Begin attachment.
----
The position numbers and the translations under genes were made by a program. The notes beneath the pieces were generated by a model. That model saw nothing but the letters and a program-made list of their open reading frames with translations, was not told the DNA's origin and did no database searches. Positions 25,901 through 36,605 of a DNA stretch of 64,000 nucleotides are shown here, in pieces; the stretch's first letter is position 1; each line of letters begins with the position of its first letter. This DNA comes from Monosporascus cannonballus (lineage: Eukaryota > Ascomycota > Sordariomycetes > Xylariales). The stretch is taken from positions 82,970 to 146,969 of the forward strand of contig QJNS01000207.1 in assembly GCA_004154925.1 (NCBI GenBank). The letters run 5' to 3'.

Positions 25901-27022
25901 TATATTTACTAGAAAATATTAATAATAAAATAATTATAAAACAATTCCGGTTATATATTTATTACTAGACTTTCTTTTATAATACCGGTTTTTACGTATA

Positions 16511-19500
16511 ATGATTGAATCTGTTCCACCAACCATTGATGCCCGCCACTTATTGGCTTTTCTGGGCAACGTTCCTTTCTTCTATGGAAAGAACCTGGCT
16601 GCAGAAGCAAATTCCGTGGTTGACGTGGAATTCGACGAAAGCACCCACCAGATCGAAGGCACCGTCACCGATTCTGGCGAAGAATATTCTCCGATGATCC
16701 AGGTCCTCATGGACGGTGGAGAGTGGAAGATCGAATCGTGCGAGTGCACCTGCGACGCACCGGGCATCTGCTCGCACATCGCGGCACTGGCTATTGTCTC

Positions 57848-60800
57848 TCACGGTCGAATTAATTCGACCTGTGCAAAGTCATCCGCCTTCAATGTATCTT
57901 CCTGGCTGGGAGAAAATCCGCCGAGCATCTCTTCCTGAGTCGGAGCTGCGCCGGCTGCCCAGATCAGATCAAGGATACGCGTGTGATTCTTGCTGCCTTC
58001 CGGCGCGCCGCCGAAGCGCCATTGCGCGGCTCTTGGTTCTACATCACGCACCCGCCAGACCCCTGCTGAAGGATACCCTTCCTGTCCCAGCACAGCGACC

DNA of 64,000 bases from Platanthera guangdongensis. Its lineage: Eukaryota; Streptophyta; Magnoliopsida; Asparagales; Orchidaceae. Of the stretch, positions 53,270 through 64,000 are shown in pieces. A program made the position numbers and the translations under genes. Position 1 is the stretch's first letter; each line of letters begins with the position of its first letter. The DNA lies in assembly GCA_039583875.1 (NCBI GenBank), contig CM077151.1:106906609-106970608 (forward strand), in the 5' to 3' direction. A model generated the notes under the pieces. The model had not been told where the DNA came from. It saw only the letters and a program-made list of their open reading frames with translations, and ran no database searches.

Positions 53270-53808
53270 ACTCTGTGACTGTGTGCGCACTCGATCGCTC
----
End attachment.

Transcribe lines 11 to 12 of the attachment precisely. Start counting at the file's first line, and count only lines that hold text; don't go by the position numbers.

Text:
58001 CGGCGCGCCGCCGAAGCGCCATTGCGCGGCTCTTGGTTCTACATCACGCACCCGCCAGACCCCTGCTGAAGGATACCCTTCCTGTCCCAGCACAGCGACC

DNA of 64,000 bases from Platanthera guangdongensis. Its lineage: Eukaryota; Streptophyta; Magnoliopsida; Asparagales; Orchidaceae. Of the stretch, positions 53,270 through 64,000 are shown in pieces. A program made the position numbers and the translations under genes. Position 1 is the stretch's first letter; each line of letters begins with the position of its first letter. The DNA lies in assembly GCA_039583875.1 (NCBI GenBank), contig CM077151.1:106906609-106970608 (forward strand), in the 5' to 3' direction. A model generated the notes under the pieces. The model had not been told where the DNA came from. It saw only the letters and a program-made list of their open reading frames with translations, and ran no database searches.